Despite a recent amendment affirming internet access as a “basic human right”, the European Parliament has done a complete U-turn and is intent on allowing EU countries to ban illegal file sharers from internet access.
In recent months, the French Constitutional Court overturned the controversial HADOPI legislation that introduced a "three strikes" regime in France for persistent copyright infringers, which would eventually result in the perpetrator losing their internet connection.
The HADOPI legislation, the French Constitutional Court ruled, goes directly against a decision in the European Parliament – Amendment 138 – whereby disconnecting alleged copyright infringers would violate the fundamental rights and freedoms of internet users.
Amendment 138 states: “Measures taken regarding end-users’ access to or use of services and applications through electronic communications networks shall respect the fundamental rights and freedoms of natural persons, including in relation to privacy, freedom of expression and access to information and the right to a judgment by an independent and impartial tribunal established by law and acting in respect of due process in accordance with Article 6 of the Convention for the Protection of Human Rights and Fundamental Freedoms.”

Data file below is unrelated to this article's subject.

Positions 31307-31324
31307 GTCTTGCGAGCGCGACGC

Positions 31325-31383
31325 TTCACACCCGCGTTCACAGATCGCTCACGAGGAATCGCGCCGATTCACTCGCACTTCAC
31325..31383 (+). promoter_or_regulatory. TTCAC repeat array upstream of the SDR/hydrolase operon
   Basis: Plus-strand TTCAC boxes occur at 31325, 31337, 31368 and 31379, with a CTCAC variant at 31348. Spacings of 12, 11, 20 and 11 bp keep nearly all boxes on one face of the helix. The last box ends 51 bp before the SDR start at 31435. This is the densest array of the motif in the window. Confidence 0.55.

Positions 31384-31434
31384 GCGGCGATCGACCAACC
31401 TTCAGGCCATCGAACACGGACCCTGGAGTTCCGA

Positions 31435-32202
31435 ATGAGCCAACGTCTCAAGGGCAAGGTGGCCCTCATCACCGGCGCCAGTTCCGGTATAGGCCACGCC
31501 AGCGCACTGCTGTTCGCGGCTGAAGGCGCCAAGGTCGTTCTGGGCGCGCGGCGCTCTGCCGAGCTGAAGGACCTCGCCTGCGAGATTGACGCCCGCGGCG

Three strikes, and out
The U-Turn will be good news for proponents of three-strikes type rulings, especially the record labels, and will result in countries like the UK to press ahead with tough legislation aimed at protecting the earnings of rights-holders.
Earlier this year, Ireland’s largest telecoms provider, Eircom, struck a deal with the big four record labels – Warner, EMI, Sony and Universal – to ban illegal file sharers from internet access after three warnings.
Over six years, sales of music CDs in the Irish market went from €146 million to €102 million in 2007, according to IRMA, which represents the Big Four.
By John Kennedy
Photo: The European Parliament is now intent on allowing EU countries to ban illegal file sharers from internet access.